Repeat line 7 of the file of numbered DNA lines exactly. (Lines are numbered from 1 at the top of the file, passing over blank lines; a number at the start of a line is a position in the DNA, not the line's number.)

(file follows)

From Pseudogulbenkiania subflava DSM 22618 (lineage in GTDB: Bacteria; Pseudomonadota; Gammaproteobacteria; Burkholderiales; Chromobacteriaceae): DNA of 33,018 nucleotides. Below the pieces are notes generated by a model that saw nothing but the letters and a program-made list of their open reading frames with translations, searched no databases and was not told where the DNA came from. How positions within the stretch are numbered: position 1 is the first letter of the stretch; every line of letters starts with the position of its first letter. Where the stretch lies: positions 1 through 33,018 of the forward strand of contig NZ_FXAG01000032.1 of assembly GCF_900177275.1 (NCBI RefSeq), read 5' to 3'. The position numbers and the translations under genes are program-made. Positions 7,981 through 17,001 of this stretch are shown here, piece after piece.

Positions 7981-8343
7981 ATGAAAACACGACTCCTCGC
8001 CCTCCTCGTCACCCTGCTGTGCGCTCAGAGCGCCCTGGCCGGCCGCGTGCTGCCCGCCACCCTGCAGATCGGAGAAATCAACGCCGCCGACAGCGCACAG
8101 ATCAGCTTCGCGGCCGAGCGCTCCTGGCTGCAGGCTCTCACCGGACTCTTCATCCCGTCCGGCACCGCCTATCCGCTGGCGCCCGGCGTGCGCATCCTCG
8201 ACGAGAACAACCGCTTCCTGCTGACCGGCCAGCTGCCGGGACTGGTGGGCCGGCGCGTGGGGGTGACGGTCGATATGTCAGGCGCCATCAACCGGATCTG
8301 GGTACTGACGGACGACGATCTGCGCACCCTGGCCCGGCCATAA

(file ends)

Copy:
8301 GGTACTGACGGACGACGATCTGCGCACCCTGGCCCGGCCATAA